New social gadget to debut at Spike

Digital Standard, Inc. will host a Saki launch party at Spike in Mockingbird Station Thursday from 8 to 10 p.m. After pushing it back several times, the company released what spokespeople call a first-of-its-kind technology Monday when they launched Sakimobile.com, a Web site from which mobile phone users may download Saki mobile software to a PDA or smart phone.

For $9.99 a month, Saki promises elements of profile-based networking, instant messaging and productivity together in a user-friendly package. Much like Facebook.com or Myspace.com, Saki allows members to create and search profiles and send messages to other members. While the profiles are currently not as detailed as some others, Alex Caine, Digital Standard, Inc.’s special events manager, said the company plans to continually improve features and add content. He said members will receive updates as improvements become available.

The monthly fee raises a couple of red flags, since most of the features are available free through various programs. However, they are separate programs and do not always format to the smaller mobile device screen. Wendi Tinkle, Digital Standard, Inc.’s media relations manager, said the company offers a finder’s fee of sorts. They will pay members $25 per new member contract gained from their referrals. This takes a bit of the sting off the price.

Information on Saki is stored on a double firewall server rather than in the mobile device. This may sound like double coverage, but it allows users to log in from any computer to access their information. This also prevents data loss should a device become lost or broken. Quick-saving profiles to a mobile device is simple.

Caine said security was a high priority for Digital Standard, Inc. Dedicated security measures include 128 bit encryption and off site servers, in case the server at the main office should become unavailable.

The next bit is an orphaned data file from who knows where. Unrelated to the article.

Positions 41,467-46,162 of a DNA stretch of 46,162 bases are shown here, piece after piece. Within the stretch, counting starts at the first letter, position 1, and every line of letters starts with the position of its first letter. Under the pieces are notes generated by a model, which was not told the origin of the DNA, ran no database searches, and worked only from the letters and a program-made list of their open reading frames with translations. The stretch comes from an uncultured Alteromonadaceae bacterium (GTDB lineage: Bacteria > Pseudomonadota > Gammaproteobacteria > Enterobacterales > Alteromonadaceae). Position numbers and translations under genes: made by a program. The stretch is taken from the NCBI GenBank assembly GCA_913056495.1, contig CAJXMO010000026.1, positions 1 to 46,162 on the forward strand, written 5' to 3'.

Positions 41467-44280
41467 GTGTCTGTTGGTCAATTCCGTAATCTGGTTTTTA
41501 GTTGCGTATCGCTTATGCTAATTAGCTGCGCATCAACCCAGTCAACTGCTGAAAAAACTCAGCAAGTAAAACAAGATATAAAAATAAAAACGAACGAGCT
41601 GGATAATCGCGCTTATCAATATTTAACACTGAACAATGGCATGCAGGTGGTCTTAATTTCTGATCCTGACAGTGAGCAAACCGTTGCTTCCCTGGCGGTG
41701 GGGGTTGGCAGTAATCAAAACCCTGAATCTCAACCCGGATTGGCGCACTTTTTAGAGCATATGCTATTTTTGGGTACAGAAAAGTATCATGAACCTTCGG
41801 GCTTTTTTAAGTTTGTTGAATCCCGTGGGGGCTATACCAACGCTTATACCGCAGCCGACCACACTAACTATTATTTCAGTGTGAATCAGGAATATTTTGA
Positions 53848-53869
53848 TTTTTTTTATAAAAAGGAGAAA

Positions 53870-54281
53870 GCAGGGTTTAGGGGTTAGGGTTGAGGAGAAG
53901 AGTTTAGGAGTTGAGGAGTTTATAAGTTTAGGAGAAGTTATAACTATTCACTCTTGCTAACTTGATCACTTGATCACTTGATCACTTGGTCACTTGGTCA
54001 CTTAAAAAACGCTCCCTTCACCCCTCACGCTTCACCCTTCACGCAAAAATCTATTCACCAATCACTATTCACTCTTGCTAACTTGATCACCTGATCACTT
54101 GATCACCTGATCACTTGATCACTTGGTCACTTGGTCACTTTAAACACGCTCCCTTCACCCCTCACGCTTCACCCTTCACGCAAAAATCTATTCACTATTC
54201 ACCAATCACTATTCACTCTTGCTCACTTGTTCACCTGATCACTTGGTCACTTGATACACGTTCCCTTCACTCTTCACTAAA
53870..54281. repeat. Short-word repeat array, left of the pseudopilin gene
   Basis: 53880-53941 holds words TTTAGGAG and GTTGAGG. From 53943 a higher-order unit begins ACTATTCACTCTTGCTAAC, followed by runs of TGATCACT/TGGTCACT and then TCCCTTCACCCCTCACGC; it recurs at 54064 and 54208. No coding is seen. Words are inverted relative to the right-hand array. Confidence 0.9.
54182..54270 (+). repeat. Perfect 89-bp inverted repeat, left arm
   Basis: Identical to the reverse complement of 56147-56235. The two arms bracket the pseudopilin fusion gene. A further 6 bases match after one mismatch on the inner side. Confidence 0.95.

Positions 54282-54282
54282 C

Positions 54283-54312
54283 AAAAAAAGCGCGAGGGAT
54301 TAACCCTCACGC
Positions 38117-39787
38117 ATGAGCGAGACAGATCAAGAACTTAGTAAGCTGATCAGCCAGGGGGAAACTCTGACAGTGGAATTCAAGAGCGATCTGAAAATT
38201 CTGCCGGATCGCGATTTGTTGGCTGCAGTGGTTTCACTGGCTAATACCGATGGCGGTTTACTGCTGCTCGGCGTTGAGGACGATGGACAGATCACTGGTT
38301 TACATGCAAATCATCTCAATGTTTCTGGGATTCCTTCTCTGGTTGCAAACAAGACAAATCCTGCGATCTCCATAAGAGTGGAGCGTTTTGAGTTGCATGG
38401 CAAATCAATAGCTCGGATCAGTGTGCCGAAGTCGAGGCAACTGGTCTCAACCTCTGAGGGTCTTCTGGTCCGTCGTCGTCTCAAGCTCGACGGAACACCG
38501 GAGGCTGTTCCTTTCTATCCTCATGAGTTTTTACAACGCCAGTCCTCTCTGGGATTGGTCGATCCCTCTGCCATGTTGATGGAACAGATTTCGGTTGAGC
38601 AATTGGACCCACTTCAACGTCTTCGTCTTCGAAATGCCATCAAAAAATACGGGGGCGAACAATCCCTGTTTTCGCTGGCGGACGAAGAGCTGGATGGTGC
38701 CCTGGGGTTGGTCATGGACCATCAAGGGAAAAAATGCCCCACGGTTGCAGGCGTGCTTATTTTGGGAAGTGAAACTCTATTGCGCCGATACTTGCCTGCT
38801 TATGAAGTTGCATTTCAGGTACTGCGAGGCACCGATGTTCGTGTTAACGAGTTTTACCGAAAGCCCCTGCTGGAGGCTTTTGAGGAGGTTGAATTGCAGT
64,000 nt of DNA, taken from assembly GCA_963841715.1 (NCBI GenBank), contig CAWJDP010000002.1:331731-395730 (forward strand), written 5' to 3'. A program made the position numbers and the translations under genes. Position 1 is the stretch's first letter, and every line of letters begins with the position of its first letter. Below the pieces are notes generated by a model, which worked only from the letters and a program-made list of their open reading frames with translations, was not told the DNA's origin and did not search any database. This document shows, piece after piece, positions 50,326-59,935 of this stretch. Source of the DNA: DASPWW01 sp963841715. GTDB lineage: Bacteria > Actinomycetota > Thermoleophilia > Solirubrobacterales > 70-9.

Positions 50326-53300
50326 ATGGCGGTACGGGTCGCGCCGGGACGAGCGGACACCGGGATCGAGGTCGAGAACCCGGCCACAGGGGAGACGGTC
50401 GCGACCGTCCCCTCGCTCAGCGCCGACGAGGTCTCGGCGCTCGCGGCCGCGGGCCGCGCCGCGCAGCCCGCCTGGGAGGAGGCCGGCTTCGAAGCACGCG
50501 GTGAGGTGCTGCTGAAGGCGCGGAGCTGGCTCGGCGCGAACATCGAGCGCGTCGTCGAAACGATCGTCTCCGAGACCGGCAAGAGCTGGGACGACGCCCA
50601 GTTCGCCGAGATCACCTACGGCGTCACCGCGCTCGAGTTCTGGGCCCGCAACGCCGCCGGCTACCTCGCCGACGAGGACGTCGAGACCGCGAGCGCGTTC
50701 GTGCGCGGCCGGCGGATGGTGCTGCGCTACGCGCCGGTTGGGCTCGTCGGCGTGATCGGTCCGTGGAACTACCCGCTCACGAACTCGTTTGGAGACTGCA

Productivity features include the ability to view multiple pre-existing e-mail accounts through Saki plus a Sakimobile.com e-mail address. Members can check business and personal accounts from one device. And, Caine said Saki will format the e-mails to the smaller screen, eliminating the need to constantly scroll right.

Moveable widgets – on screen informational icons – pull RSS feeds for members to access anything from weather to stock quotes to obscure websites. As long as it has an RSS feed, it can go through Saki to the mobile device.

Caine said Saki mobile is intended to be a seamless platform through which new and starting professionals can network, communicate or plan events. Since it is a software package, Saki works with any phone carrier providing a data plan. The service can go through wi-fi or GPRS, so members can access information from anywhere they have either type of signal. And, Tinkle points that the service goes through data plans, so playing with Saki should not eat through cell phone minutes.

According to Ms. Tinkle, the company’s target audience includes college students and young professionals on the move – people who work hard and appreciate the ability to network and have fun with their devices.

Saki is a separate program designed to work on the Windows Mobile platform, so it should not interfere with or replace any other programs in use.

The company also offers a free trial PC version. This version is easy to use, but takes a little while to navigate. In testing the instant message functionality, some messages went through and others made the noise, but did not appear. Given that this is a new technology released by a new company, there do not appear to be many release bugs.

There is no easily identifiable upgrade button, so adding the mobile package currently requires a call to customer support. Saki will not run on a Mac.

In Summary:

Saki pros include a seamless application incorporating the best of productivity and social software; exclusivity: Only Saki clients have access to Saki clients; outside information storage, so everything is retrievable if a phone breaks; $25 per person finder’s fee; first-of-its-kind software.

Saki cons include a $9.99 per month fee for basic service; exclusivity: Only Saki clients have access to Saki clients; no Mac access; a few new product glitches.

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